Edinburgh campaigners defeat council on direct payments delay

    Edinburgh Council leaders have been defeated by opposition councillors over moves to delay direct payment applications while the council re-tenders for care and support services.

    Backed by campaigners, the Labour and Green parties yesterday forced through a motion to put the award of new contracts on hold while a backlog of direct payment applications, frozen by officials earlier this year, are processed.

    The motion was passed by just one vote against the controlling Liberal Democrat and Scottish National Party coalition after the Conservatives also backed it.

    Campaigners, including representatives of providers set to lose contracts, claim the council suspended applications to ensure the viability of the new contracts, as many clients would use direct payments to stay with their current providers.

    The tenders affect 770 domiciliary care and housing support service users.

    The Learning Disability Alliance Scotland (LDAS), whose members include four providers set to lose contracts and one of the successful providers, welcomed the vote.

    Co-ordinator Ian Hood said: “Now, finally after 18 months, councillors have listened to the most vulnerable people in our society. There is still a lot to sort out but this is good news today.”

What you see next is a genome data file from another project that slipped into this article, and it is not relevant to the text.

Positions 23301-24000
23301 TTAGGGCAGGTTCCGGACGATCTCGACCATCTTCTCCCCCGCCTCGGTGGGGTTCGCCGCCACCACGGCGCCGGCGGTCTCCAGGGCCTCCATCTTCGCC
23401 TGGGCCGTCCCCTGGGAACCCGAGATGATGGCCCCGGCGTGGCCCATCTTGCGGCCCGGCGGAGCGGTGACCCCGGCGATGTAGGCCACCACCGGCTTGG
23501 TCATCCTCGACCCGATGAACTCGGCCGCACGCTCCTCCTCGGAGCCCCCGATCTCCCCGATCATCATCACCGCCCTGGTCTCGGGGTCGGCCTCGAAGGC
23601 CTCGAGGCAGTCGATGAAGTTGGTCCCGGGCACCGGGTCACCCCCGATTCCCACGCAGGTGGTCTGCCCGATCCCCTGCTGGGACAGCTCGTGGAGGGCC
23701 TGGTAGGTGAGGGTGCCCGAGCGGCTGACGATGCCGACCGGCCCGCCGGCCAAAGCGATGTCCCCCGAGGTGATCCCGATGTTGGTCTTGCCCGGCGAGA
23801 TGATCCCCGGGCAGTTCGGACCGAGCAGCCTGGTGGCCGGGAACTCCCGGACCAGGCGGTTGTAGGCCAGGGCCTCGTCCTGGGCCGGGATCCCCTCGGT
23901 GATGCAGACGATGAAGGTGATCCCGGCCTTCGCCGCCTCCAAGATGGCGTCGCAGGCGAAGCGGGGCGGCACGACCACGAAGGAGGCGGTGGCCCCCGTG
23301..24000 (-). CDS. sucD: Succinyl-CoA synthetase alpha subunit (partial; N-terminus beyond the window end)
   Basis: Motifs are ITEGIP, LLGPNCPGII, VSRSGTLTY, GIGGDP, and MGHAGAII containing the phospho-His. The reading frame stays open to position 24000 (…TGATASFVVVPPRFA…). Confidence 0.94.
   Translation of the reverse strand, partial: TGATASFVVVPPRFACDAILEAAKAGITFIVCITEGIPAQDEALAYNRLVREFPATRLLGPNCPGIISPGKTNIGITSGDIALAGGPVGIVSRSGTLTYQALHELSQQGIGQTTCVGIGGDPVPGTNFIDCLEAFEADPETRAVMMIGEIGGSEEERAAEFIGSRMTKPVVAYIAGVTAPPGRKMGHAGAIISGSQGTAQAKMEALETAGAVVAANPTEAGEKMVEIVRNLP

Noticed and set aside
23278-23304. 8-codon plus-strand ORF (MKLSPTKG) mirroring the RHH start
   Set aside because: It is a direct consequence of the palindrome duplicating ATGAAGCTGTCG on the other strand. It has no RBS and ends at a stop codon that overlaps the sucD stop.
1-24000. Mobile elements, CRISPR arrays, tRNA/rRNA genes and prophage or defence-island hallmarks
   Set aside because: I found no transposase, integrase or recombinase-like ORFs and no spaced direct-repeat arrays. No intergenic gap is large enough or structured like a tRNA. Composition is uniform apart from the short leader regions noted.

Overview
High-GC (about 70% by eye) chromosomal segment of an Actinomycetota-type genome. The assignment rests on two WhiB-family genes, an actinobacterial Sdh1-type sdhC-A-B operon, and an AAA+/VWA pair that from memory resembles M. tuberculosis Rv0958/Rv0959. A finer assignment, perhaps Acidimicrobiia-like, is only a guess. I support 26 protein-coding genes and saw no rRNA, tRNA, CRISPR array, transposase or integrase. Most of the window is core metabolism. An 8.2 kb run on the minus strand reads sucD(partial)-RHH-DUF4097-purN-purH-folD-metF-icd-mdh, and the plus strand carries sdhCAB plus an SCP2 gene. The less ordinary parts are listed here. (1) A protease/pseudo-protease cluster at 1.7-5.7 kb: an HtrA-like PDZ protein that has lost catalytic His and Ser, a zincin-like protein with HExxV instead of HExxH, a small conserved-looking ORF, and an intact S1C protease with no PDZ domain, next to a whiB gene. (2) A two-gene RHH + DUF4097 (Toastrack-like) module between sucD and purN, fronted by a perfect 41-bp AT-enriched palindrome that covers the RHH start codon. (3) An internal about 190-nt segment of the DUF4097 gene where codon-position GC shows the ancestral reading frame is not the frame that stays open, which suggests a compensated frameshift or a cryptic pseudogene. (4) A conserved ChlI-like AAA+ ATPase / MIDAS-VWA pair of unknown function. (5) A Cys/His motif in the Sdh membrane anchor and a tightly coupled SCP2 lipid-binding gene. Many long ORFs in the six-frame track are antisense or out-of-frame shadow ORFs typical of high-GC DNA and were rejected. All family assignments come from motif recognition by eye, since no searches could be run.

However, there are concerns that the new contracts may fall through, prompting the successful providers to take legal action against the council.

    The tenders expire on 5 December, giving the council little time to process the remaining 209 applications, as officials currently process 11 a month.

    The council has brought in additional staff to clear the backlog. However, it could face a fresh influx of applications as a result of yesterday’s motion. This mandated councils to contact existing users, telling them of their right to apply for a direct payment.

    However, LDAS said the tender deadline could be extended by 60 days.

    Hood claimed care providers would be reluctant to receive the bad publicity generated by any legal action that might suggest they were putting commercial interests before vulnerable people’s lives.

    Councillors also resolved as part of the motion to meet with service users’ groups to try to resolve their concerns and report on their discussions to a specially convened session of the council’s finance and resources committee on 3 December.

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